A woman, attended by two midwives, is giving birth in a small village in India. When the child's cry rings, the father bangs on a steel plate to attract the attention of all the villagers, ... See full summary »
In a city with 15 hour power cuts, hundreds of people risk their lives to steal electricity. With the first female chief of the electricity company vowing to eliminate all illegal ... See full summary »
Sankarankutty, a village simpleton, lives a carefree life, indulges in childish pursuits, lives off the money given to him by his sister (working elsewhere as a servant), and eats quite ... See full summary »
Yavanika (The Curtain)...is the search for the truth..the truth behind the curtain (as it always be..), slowly unfolds as the story progress in a rapid pace and finally splits wide to it's ... See full summary »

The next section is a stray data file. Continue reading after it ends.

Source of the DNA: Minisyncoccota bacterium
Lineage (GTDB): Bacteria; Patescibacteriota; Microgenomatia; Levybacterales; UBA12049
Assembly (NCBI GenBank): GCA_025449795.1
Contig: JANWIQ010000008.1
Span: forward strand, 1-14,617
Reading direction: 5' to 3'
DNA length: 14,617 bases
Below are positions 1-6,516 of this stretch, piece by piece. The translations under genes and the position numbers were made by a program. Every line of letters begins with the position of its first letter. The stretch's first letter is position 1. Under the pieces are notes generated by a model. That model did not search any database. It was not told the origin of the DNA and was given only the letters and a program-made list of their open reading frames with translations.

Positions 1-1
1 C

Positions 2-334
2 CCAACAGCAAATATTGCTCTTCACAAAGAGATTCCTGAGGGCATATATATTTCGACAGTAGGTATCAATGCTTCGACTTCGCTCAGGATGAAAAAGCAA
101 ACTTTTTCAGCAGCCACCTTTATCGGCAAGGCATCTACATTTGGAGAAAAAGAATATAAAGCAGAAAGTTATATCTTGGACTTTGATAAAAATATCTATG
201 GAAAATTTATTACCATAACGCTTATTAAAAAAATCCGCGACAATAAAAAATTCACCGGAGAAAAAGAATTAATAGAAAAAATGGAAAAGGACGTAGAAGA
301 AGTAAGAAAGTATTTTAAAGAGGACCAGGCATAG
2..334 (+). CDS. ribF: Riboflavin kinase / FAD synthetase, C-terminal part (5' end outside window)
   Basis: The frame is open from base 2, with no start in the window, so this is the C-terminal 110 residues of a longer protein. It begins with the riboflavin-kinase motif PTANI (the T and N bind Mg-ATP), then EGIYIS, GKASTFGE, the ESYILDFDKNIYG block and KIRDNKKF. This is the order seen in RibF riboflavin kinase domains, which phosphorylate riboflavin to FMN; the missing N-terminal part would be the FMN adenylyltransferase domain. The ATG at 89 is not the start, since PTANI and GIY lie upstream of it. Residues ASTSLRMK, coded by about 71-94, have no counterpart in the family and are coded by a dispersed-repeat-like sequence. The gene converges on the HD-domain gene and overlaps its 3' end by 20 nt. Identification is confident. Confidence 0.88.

The first Malayalam-language movie that I've ever seen focuses on a hangman's questioning the moral implications of his job after learning that he executed an innocent man. Adoor Gopalakrishnan's "Nizhalkkuthu" ("Shadow Kill" in English) is set during the final days of the British occupation, although there is no mention of the British presence. There is a mention of the caste system, and the arrival of the Maharajah's officer towards the end of the movie affirms the disconnect between the lives of most Indians and those of the subcontinent's elite.
I like seeing movies that show us cultures that we don't often see, in this case people's lives in Kerala. To be certain, India leads the world in movie production, but the west tends to see very few of them. We hear a lot about Bollywood, but South Asian cinema is much more diverse than that. I would like to be able to see more Indian movies, and in particular movies like this one.
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